Accordingly, we performed this study to assess the relationship among EGCG, HMGB1, and PE and to analyze EGCG-mediated effects on angiogenesis, trophoblast cell viability, and endothelial function, aiming to provide a novel treatment for PE.

Material and Methods


The JEG-3 cell line and HUVECs were obtained from American Type Culture Collection (ATCC) (Rockville, MD, USA). JEG-3 was maintained in Dulbecco’s minimum essential medium (DMEM)/F12 (Invitrogen, NY, USA) supplemented with 10% fetal bovine serum (FBS; Hyclone, PA, USA), 50 IU/mL penicillin G, and 50 μg/mL streptomycin (Invitrogen, NY, USA) at 37°C in the presence of 8% O2, 5% CO2, and 87% N2. Hypoxic treatment was performed in an incubator supplied with 1% O2, 5% CO2, and 94% N2 for 24 h. The conditioned medium was collected immediately for the subsequent testing and culture of HUVECs. HUVECs were grown in DMEM/F12 containing 10% FBS or conditioned medium from hypoxic JEG-3 cells in the presence of 8% O2, 5% CO2, and 87% N2 at 37°C.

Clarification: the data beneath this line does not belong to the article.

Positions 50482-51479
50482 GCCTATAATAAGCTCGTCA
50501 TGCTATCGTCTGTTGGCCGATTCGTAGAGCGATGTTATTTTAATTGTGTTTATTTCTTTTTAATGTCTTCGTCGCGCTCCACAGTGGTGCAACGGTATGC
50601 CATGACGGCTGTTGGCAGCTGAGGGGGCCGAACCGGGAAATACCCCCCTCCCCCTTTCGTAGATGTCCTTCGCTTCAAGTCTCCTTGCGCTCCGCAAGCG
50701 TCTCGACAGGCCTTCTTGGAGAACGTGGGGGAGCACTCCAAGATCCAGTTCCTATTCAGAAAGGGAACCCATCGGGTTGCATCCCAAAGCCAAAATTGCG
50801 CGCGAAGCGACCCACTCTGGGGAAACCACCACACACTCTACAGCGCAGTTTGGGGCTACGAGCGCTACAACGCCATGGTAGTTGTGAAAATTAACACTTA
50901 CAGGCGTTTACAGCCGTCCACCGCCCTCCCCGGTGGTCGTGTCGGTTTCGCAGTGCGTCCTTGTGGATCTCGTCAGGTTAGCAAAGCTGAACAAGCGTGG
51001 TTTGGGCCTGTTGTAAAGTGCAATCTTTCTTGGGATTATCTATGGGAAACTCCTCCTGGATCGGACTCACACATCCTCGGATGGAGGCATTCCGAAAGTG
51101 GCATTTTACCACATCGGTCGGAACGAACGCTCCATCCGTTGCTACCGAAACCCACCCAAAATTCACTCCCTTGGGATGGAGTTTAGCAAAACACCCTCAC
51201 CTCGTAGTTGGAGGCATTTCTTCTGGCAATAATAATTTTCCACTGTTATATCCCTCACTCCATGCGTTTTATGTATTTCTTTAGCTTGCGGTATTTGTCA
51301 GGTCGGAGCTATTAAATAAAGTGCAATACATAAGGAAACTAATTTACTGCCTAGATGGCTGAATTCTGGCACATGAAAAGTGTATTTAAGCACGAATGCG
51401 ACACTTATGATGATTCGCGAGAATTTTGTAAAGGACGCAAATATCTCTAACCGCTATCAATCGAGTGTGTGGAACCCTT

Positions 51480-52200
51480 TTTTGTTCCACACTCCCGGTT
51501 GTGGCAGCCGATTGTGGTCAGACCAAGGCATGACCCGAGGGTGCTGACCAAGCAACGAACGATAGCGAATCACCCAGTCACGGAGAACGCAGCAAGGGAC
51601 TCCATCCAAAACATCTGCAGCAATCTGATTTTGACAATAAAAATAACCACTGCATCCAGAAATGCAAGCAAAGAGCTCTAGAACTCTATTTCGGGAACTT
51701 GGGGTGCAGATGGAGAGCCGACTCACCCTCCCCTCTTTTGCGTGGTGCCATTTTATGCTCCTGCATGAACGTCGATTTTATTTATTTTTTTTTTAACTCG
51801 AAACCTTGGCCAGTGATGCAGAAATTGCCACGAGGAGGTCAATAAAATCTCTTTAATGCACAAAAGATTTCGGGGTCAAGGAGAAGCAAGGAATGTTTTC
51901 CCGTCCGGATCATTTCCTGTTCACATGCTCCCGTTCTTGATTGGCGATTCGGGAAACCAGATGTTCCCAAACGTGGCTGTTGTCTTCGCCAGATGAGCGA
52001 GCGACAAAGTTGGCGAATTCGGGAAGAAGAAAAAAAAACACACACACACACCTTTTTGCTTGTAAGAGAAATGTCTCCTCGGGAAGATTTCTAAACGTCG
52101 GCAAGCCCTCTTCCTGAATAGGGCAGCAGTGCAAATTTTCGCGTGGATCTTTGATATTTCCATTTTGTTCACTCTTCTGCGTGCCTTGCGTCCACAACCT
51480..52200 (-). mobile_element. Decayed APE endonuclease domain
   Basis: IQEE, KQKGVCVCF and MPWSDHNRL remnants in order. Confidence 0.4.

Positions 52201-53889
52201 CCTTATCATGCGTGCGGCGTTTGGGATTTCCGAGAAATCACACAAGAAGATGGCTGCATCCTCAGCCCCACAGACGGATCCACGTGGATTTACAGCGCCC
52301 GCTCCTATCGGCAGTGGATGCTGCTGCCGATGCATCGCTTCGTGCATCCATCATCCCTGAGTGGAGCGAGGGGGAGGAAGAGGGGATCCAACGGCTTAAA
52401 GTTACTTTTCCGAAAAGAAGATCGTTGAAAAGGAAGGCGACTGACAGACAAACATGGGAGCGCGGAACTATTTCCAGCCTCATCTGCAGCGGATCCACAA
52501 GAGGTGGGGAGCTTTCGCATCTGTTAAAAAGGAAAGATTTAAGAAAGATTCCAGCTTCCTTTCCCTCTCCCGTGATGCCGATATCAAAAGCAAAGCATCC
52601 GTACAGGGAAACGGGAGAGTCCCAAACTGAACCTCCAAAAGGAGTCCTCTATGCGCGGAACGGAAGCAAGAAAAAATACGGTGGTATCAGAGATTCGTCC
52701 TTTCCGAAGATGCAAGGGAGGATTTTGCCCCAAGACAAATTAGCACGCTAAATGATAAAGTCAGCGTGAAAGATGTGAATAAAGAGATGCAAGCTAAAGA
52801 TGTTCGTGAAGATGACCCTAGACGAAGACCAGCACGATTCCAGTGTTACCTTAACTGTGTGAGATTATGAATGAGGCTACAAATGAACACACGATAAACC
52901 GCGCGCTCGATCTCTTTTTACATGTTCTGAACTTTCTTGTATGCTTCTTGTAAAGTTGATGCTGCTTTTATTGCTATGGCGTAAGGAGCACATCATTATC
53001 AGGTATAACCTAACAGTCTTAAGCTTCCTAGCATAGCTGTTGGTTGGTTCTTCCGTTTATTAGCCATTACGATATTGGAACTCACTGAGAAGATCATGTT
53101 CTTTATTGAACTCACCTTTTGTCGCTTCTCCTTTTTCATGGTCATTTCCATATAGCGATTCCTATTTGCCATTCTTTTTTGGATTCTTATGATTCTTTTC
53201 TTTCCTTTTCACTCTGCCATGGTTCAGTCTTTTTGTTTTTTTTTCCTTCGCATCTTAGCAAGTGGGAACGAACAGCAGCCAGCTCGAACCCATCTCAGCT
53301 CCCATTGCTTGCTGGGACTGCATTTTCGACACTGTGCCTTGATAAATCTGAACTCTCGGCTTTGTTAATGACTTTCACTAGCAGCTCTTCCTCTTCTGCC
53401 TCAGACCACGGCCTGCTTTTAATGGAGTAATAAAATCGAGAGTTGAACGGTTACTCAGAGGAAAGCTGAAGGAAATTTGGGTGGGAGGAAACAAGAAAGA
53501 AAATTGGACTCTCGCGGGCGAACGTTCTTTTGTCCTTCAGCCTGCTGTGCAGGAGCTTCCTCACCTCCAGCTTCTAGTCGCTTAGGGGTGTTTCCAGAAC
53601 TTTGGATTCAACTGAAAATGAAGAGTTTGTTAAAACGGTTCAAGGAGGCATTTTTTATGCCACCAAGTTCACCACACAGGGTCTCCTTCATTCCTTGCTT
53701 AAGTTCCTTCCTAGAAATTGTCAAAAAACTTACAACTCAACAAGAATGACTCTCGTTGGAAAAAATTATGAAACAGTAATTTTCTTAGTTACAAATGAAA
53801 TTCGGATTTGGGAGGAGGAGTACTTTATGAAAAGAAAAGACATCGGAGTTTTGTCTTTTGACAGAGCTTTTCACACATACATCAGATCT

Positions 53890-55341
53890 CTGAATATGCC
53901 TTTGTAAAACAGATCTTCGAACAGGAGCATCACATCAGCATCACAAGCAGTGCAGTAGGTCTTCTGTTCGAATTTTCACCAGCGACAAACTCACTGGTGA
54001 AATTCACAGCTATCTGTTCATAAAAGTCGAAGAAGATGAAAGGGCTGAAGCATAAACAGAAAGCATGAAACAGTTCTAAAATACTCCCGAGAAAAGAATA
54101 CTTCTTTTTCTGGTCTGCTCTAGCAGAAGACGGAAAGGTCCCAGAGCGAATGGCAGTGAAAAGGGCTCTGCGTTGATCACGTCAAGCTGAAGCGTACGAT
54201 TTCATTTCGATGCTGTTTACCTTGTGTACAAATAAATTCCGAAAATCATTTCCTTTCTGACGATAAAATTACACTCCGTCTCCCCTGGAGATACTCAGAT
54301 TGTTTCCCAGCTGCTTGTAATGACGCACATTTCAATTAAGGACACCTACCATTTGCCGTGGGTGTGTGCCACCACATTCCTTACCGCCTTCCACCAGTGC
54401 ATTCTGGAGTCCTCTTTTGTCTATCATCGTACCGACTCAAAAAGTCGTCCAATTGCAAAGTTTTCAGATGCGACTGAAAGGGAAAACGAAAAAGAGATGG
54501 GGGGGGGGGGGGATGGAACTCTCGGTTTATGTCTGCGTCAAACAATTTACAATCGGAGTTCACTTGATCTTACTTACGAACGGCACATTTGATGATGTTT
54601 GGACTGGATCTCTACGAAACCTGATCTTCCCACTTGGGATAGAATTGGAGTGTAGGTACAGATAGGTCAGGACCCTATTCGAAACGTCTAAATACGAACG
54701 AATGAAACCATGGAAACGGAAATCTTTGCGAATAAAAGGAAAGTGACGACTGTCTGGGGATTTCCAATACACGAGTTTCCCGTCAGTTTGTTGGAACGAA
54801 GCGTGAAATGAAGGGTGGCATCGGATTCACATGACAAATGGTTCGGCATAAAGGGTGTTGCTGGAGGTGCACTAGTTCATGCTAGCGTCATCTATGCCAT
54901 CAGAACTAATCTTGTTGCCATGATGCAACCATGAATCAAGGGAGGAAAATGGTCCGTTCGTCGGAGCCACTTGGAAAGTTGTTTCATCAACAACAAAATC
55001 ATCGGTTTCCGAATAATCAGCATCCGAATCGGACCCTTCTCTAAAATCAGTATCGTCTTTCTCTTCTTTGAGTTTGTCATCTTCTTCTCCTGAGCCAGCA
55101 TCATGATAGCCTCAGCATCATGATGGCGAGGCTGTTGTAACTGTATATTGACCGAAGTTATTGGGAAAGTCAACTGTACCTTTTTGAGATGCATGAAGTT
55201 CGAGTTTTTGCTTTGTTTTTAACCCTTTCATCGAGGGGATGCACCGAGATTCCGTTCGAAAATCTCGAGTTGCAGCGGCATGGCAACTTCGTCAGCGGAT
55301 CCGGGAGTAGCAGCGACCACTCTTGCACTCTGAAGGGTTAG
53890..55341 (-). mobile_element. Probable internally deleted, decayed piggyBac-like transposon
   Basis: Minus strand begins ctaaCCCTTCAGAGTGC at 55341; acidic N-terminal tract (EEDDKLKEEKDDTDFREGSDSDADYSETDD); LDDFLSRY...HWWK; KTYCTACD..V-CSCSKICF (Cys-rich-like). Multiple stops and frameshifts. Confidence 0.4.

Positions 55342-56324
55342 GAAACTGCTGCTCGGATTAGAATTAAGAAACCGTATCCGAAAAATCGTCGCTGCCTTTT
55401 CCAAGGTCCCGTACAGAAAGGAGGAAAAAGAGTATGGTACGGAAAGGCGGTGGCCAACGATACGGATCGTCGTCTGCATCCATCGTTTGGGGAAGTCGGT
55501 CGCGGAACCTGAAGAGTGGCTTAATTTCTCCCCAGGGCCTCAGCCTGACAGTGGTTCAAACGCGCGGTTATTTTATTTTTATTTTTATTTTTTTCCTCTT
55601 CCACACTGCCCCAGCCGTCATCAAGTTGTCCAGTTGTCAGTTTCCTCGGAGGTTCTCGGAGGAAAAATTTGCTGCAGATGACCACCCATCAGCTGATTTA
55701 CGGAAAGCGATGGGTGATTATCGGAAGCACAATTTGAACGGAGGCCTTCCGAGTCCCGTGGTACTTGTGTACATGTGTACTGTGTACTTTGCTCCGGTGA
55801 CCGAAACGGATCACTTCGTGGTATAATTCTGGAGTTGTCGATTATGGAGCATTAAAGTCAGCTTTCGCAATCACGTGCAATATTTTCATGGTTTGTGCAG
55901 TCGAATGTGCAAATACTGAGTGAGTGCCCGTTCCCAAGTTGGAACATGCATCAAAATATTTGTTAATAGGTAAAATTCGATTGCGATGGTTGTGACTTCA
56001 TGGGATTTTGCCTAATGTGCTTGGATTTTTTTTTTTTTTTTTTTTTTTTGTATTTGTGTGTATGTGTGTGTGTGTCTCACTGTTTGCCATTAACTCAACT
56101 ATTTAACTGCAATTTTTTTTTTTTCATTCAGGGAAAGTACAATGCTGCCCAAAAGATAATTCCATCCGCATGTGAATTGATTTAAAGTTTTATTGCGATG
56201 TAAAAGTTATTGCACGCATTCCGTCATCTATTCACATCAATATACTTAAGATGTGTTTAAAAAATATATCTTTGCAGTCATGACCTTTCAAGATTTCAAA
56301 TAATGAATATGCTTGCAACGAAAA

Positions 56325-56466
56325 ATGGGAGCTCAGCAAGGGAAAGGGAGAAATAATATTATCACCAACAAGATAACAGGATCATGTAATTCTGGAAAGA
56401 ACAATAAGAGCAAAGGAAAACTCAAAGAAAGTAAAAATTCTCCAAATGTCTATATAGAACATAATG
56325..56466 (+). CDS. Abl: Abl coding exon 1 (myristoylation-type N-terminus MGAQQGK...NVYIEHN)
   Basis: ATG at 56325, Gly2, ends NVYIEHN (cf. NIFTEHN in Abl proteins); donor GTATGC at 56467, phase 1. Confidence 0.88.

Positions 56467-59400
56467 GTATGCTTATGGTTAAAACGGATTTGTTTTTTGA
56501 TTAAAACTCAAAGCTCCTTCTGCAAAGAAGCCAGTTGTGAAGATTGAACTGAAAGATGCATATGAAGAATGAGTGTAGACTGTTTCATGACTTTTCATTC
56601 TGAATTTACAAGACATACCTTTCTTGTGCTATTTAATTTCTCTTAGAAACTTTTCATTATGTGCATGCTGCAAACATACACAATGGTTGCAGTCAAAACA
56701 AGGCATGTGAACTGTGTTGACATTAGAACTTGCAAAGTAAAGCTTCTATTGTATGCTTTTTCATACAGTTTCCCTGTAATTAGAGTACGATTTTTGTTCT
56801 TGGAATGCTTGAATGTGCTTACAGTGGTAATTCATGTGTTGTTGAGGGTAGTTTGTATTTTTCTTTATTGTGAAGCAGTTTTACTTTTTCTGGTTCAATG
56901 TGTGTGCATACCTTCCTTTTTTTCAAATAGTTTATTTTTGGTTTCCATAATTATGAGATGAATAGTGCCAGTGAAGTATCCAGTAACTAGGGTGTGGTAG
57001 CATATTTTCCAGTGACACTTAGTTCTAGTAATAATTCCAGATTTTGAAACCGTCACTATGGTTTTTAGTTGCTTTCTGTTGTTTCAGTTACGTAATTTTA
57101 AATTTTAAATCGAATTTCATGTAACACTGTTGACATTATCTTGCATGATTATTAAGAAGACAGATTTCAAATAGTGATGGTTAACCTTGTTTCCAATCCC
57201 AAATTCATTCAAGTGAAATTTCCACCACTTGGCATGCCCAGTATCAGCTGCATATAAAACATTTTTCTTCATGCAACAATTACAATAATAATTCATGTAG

EGCG (10, 30, 50 μm) and EGCG (50 μm) [18] +HMGB1 (5 ng/ml) [19] were added into cultured JEG-3 cells or HUVECs for 24 h.


HUVECs were incubated with conditioned medium or conditioned medium containing EGCG (10, 30, 50 μm) or EGCG (50μm)+HMGB1 (5 ng/ml) for 24 h. Cell Counting Kit-8 (CCK-8; Beyotime, Shanghai, China) and BrdU (Beyotime, Shanghai, China) were used to determine cell proliferation according to the manufacturer’s instructions. For CCK-8 assay, HUVECs were incubated with 10 μl CCK-8 for 2 h, and absorbance at 450 nm was measured with a microplate reader (Bio-Rad, CA, USA). For BrdU cell proliferation assay, HUVECs were incubated with 5 μM BrdU for 4 h before 4% paraformaldehyde fixation. The BrdU signal was revealed by rat anti-BrdU antibody and goat anti-rat IgG. After DAPI staining, the proportion of BrdU-positive HUVECs was counted under the fluorescence microscope (Nikon, Japan).